Between 1928 and 1952 The Canadian National Steamship Company Lady Boats operated two routes from Canada to the West Indies the:
- eastern-route route: where steamships, Lady Nelson, Lady Hawkins and Lady Drake, provided a year-round service every two weeks from Halifax to Bermuda, St. Kitts, Nevis, Antigua, Montserrat, Dominica, St. Lucia, Barbados, St. Vincent, Grenada, Trinidad and British Guyana before returning by the same route to Saint John New Brunswick.
- western-route: where steamships Lady Somers and Lady Rodney during the summer months sailed from Montreal to Bermuda, the Bahamas, Jamaica and British Honduras before returning. During the winter months they operated out of Halifax when the St. Lawrence River was frozen.
The Lady Boats keep coming up in my researches into the family in the West Indies. They were clearly important not just for the economy of the islands but also as a key communications link between the islands, both for mail and passengers. It appears that the Lady Boats were used by the Governors of the Leeward Islands as they made official visits to the islands under their control.
I was researching the early career of Oriel Duke who was to be appointed Commissioner of Police of Barbados. In reading the reports of the labour riots in St.Kitts in January 1935 I learnt how he managed to control the early stages of the rioting without a shot being fired. He arrested the ringleaders with the back-up of a handful of policemen armed with rifles. The following day the rioters became more hot-headed and after the Riot Act was read for a second time by the local magistrate the police opened fire at the rock throwing rioters. Three men were killed and nine wounded. The next day police reinforcements led by Colonel Bell, Chief Inspector of the Leeward Island police arrived on the SS The Lady Nelson.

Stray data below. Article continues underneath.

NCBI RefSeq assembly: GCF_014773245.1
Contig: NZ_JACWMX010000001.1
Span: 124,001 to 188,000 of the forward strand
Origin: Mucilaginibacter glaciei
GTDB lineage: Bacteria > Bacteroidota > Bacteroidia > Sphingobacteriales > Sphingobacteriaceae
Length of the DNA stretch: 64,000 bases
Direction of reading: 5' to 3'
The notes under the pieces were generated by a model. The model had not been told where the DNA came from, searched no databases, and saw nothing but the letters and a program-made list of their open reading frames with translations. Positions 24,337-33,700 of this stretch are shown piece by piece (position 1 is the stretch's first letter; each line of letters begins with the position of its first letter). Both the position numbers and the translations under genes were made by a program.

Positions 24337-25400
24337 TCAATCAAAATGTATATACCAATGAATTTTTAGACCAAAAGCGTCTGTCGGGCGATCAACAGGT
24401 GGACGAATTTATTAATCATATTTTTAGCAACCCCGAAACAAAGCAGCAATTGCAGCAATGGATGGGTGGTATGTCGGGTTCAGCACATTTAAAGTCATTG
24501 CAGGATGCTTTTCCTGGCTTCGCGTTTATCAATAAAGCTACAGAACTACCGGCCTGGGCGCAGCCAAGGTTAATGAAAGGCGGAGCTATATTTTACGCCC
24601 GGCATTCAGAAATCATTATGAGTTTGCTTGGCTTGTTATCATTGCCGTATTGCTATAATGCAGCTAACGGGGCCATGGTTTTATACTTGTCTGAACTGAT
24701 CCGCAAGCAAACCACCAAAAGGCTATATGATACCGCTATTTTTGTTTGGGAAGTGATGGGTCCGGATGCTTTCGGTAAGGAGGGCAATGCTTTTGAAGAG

Looking through my aunt’s photo album I noticed a photograph from her visit to St. Kitts in 1952 [The year the Canadian National Steamship Co. retired the last of two remaining Lady boats]. One was captioned “Two Lady boats from Wigley’s garden”. She didn’t say which boats they were but it is possible to make out the white stripes on the funnels.
Talking to my Uncle Mike in Connecticut I was trying to find out about the time he had lived with my grandparents in Barbados. He mentioned in passing the Lady Boats that plied their way through the Leeward and Windward Islands. I thought little further about this until I looked again at my mother’s permit to leave Barbados in 1936. The family were visiting relations in Grenada and Trinidad.
The population of Barbados had to obtain a permit to leave the colony. This included travel on a holiday. This is the permit for a family visit to relatives in Grenada and Trinidad in 1936 issued for my mother.
I had never noticed the name of the ship they were travelling on was SS Lady Hawkins.
The Lady Boats were operated by the Canadian National Steamship Company and were built by Cammell Laird in Birkenhead, England. They were named after the wives of British Admirals who had served in the Caribbean. They carried mail, freight and passengers.
The Lady Nelson, Lady Hawkins and Lady Drake, accommodated 130 first-class passengers, 32 second-class, 56 third-class, and 120 deck passengers. They also carried general cargo and refrigerated cargo. I assume the deck passengers were travelling between island stops.
The Lady Boats provided a year-round service every two weeks from Halifax to Bermuda, St. Kitts, Nevis, Antigua, Montserrat, Dominica, St. Lucia, Barbados, St. Vincent, Grenada, Trinidad and British Guyana before returning by the same route to Saint John, New Brunswick.